Comparative Study of Nutritional Compounds and Microbial Analysis of Moringa Oleifera (Sajna Leaf) Powder in Different Drying Method during Storage Periods Download PDF

Journal Name : SunText Review of Medical & Clinical Research

DOI : 10.51737/2766-4813.2022.051

Article Type : Research Article

Authors : Rajbongshi N, Khalek A, Rafia R, Miah S, Amin A, Ahmed S, Islam MS and Hosen A

Keywords : Moringa oleifera; Proximate analysis; Preservation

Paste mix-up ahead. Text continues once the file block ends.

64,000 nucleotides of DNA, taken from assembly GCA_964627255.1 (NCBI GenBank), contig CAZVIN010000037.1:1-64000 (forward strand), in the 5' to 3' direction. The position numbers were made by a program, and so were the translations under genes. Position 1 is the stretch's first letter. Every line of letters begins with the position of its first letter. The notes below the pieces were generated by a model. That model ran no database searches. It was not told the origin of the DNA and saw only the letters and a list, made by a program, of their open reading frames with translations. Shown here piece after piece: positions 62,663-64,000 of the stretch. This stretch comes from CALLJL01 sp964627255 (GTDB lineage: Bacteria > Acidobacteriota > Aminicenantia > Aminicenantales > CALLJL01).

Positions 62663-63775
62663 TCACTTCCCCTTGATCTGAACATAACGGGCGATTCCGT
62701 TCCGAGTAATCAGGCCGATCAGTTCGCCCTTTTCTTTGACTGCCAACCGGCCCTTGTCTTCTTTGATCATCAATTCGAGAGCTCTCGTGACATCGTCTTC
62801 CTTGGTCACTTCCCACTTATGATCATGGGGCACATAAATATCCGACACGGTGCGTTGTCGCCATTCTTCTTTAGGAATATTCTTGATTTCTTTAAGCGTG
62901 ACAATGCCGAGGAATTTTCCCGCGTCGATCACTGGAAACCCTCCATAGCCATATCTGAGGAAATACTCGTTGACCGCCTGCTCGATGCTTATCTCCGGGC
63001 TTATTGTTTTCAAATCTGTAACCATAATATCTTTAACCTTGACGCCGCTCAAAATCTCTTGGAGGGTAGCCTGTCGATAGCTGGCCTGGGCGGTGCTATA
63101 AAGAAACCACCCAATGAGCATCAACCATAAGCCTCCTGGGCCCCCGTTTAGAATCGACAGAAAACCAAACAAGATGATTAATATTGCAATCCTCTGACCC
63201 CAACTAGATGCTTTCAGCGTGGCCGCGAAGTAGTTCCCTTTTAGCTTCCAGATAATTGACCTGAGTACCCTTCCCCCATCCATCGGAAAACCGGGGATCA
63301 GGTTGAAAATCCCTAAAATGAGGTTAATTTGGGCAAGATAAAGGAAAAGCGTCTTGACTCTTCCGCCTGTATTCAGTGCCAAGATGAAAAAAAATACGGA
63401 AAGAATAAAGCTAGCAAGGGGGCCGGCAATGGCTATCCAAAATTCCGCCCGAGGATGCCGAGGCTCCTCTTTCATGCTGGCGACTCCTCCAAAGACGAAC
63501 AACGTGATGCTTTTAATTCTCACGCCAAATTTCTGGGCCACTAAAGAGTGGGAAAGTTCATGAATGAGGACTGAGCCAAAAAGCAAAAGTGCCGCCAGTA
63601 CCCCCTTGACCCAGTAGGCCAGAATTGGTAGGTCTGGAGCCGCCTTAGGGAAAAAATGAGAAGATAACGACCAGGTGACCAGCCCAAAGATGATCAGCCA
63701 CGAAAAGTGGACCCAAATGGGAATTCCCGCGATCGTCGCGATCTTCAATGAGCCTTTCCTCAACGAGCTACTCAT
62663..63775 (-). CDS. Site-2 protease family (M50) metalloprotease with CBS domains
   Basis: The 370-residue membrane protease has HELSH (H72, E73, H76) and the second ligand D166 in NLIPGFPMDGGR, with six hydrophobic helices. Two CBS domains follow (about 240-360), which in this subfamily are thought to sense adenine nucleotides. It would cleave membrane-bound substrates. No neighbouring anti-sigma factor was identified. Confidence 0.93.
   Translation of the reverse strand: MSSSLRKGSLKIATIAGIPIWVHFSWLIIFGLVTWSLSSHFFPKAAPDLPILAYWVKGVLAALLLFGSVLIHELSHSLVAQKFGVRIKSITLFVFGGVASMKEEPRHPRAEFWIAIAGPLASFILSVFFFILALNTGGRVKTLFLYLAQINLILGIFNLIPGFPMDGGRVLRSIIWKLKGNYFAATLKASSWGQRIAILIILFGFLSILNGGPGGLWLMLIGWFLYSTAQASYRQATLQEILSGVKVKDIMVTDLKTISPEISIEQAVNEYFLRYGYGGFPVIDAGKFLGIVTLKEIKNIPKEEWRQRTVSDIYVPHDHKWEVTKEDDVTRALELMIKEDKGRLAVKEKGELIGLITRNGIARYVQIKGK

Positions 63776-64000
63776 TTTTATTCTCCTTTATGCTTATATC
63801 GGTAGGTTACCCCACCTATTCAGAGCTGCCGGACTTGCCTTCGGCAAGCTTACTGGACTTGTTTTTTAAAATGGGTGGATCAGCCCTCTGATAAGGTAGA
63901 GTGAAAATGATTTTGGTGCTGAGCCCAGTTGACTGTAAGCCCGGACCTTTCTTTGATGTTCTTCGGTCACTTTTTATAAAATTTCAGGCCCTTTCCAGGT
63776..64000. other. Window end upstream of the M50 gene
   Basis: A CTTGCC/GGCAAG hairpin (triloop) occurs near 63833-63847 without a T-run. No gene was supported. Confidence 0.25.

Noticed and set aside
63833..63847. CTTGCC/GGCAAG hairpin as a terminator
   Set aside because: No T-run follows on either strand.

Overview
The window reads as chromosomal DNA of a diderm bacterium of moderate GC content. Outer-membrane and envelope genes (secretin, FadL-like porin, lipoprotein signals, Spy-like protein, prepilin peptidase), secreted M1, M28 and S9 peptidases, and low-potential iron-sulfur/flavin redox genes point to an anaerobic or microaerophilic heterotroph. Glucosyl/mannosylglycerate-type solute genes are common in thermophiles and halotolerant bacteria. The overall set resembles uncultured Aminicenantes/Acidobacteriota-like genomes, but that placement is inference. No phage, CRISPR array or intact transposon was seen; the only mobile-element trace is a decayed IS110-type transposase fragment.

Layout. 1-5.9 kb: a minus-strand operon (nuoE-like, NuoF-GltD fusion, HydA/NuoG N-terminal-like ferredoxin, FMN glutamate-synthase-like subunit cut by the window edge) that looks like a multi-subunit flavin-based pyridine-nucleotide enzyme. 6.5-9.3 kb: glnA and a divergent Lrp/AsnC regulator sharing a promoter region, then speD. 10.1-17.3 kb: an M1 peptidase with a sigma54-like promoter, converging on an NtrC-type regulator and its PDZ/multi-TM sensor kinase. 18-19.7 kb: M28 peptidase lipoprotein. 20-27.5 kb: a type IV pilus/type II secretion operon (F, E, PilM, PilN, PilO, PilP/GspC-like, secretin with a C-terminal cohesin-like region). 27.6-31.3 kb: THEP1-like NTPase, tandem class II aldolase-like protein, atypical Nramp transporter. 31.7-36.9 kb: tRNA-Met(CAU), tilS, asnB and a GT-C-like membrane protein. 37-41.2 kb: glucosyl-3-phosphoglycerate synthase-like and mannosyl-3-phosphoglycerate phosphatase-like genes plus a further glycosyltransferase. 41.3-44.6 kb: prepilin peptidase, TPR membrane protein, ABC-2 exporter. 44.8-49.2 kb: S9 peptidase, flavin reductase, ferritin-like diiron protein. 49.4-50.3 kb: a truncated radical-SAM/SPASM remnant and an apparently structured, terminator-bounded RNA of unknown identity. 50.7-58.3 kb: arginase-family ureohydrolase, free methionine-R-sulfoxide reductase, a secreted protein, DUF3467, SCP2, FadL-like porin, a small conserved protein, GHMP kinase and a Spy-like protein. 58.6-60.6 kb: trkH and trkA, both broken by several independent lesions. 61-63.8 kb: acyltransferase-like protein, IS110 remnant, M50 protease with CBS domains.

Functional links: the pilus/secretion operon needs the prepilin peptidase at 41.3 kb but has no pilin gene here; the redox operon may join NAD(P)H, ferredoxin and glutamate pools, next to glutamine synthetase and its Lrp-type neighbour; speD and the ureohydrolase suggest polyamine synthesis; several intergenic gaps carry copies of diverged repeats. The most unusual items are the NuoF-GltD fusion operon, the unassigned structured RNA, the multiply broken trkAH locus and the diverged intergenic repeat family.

Moringa oleifera leaves have nutritional and medicinal values that helps to prevent disease. The objective of present research was to investigate the nutritional value and microbiological evaluation of Moringa oleifera leaves powder during storage periods. In these research leaves were collected from Dhaka, savar, dhamrai, nabinagar, kaliakoir respectively. Moringa oleifera leaves were processed by using 3 different methods like as solar dried, mechanical drier and oven drier. Nutritional values (proximate analysis) including moisture, protein, ash, fat, carbohydrates and energy were measured by utilizing distinct methods and devices. This study found highest moisture content in solar drier at 4th month of storage Moringa oleifera powder. Moisture content of raw Moringa oleifera is 81.4% where gradually increased the moisture content during the storage periods. Three different methods including solar drier, mechanical drier and oven drier were used for measuring nutritional values. The result showed that in solar drier, moisture content was measured increasing during 4 month storage 3.93%, 4.06%, 4.11% and 4.52% where mechanical drier were 7.75%, 7.80%, 7.86%, 7.96% and oven drier 6.15%, 6.28%, 6.75% and 6.82%. Other proximate analysis also measured both three methods. Beside proximate analysis microbiological analysis also conducted in the storage periods. Highest number of coliform bacteria and fungus were identified in the last month of storage periods. Among three methods oven drier gives best results during preservation periods. Moringa oleifera leave could be used as antimicrobial medicine against commercial antibiotics and also cure different diseases such as diarrhea, high blood pressure, food poisoning etc.